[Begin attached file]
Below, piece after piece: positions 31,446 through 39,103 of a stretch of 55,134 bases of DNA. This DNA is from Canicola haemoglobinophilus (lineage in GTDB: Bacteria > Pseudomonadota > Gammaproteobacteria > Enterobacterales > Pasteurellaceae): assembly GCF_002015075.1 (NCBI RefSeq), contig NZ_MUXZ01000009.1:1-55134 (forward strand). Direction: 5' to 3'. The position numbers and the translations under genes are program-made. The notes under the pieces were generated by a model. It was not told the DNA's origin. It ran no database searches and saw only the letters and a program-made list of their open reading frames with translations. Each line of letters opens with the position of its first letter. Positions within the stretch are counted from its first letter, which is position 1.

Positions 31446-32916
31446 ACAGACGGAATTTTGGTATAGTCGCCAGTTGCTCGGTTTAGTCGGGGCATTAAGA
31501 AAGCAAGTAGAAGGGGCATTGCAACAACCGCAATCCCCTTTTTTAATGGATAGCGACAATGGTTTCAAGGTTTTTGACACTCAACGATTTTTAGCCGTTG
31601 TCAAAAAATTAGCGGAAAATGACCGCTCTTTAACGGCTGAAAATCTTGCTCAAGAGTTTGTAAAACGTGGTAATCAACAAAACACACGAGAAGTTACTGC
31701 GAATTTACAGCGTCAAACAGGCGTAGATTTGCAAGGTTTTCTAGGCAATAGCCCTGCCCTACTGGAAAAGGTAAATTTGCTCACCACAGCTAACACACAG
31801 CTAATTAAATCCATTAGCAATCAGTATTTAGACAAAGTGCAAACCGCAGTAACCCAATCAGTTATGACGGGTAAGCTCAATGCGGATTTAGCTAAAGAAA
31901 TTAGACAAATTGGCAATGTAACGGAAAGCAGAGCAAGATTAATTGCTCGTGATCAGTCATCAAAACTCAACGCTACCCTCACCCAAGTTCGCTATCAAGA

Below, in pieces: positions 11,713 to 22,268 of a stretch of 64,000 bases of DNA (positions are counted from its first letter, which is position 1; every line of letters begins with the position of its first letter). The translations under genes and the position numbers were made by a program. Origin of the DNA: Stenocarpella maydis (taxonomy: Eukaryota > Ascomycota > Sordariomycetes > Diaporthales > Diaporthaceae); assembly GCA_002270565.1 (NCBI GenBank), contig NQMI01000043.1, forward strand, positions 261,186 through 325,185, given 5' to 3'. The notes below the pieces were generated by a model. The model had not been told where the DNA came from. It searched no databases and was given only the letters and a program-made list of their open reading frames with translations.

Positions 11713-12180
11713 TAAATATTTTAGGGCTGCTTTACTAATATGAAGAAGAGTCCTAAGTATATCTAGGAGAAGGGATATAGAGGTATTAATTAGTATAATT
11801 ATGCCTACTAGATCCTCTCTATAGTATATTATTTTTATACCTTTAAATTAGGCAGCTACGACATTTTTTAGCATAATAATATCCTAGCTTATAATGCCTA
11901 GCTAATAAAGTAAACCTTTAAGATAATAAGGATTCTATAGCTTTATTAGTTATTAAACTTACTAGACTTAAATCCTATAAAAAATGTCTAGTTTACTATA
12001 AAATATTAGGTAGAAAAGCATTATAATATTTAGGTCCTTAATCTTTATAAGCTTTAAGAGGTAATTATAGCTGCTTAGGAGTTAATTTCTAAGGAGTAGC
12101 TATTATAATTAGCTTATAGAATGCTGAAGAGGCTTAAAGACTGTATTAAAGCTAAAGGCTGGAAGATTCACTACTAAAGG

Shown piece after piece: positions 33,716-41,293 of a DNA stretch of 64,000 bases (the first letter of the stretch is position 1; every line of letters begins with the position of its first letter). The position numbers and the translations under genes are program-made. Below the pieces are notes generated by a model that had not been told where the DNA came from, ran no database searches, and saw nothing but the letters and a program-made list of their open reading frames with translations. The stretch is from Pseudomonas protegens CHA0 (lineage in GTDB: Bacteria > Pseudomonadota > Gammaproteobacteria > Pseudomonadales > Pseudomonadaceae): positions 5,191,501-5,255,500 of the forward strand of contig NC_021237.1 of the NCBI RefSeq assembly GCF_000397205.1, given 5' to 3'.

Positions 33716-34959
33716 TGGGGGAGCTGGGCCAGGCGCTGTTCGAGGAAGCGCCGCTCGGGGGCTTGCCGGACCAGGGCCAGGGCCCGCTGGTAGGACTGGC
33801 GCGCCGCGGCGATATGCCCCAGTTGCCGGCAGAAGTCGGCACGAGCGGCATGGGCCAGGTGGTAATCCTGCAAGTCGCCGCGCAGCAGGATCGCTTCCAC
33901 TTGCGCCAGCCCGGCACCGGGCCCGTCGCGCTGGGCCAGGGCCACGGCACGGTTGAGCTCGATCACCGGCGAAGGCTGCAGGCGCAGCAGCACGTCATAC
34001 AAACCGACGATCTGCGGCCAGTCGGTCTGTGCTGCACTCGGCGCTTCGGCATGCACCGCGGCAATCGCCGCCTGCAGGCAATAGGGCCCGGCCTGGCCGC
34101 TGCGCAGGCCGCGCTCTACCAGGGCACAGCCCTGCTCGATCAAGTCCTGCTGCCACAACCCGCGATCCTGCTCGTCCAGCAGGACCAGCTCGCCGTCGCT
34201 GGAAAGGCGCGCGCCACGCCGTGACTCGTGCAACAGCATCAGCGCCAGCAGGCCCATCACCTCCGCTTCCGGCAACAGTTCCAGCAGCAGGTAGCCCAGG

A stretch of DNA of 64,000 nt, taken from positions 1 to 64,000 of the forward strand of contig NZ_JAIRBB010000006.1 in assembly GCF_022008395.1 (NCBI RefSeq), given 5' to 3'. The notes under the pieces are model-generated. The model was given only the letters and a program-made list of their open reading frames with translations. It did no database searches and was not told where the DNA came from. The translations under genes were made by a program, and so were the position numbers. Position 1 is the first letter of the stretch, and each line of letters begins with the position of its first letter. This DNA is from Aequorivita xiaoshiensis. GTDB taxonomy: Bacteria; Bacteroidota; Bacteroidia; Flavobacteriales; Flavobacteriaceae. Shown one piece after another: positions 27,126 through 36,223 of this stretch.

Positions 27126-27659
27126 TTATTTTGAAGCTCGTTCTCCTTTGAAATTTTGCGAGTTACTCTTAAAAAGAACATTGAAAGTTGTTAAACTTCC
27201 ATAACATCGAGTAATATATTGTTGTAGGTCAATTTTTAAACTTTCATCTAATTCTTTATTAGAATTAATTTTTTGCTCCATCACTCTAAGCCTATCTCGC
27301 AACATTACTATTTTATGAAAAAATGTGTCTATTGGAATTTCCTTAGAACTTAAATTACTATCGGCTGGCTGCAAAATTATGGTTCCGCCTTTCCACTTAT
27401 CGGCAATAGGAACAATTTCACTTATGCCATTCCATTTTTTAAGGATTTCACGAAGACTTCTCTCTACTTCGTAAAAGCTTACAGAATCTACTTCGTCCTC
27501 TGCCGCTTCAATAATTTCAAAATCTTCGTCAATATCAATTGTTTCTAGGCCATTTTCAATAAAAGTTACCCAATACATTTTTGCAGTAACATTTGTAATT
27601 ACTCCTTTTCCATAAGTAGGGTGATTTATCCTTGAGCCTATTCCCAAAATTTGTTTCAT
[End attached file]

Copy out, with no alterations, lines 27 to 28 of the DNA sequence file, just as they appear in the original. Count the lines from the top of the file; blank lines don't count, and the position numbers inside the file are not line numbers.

27201 ATAACATCGAGTAATATATTGTTGTAGGTCAATTTTTAAACTTTCATCTAATTCTTTATTAGAATTAATTTTTTGCTCCATCACTCTAAGCCTATCTCGC
27301 AACATTACTATTTTATGAAAAAATGTGTCTATTGGAATTTCCTTAGAACTTAAATTACTATCGGCTGGCTGCAAAATTATGGTTCCGCCTTTCCACTTAT